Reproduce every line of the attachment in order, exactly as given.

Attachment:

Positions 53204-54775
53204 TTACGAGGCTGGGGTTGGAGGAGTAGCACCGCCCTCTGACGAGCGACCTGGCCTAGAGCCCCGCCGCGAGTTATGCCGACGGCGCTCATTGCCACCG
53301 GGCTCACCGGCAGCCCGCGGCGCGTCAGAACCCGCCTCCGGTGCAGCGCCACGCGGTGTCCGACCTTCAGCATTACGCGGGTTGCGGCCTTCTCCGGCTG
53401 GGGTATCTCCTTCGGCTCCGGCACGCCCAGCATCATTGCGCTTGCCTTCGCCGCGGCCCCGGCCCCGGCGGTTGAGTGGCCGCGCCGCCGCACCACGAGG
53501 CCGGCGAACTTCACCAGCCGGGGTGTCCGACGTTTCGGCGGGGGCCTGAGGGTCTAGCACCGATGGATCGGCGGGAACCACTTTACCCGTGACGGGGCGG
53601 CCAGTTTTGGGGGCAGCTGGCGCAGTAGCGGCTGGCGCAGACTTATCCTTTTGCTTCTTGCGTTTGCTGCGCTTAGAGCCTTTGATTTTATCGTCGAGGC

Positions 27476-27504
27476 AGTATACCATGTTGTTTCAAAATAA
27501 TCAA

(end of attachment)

Positions 53204-54775
53204 TTACGAGGCTGGGGTTGGAGGAGTAGCACCGCCCTCTGACGAGCGACCTGGCCTAGAGCCCCGCCGCGAGTTATGCCGACGGCGCTCATTGCCACCG
53301 GGCTCACCGGCAGCCCGCGGCGCGTCAGAACCCGCCTCCGGTGCAGCGCCACGCGGTGTCCGACCTTCAGCATTACGCGGGTTGCGGCCTTCTCCGGCTG
53401 GGGTATCTCCTTCGGCTCCGGCACGCCCAGCATCATTGCGCTTGCCTTCGCCGCGGCCCCGGCCCCGGCGGTTGAGTGGCCGCGCCGCCGCACCACGAGG
53501 CCGGCGAACTTCACCAGCCGGGGTGTCCGACGTTTCGGCGGGGGCCTGAGGGTCTAGCACCGATGGATCGGCGGGAACCACTTTACCCGTGACGGGGCGG
53601 CCAGTTTTGGGGGCAGCTGGCGCAGTAGCGGCTGGCGCAGACTTATCCTTTTGCTTCTTGCGTTTGCTGCGCTTAGAGCCTTTGATTTTATCGTCGAGGC

Positions 27476-27504
27476 AGTATACCATGTTGTTTCAAAATAA
27501 TCAA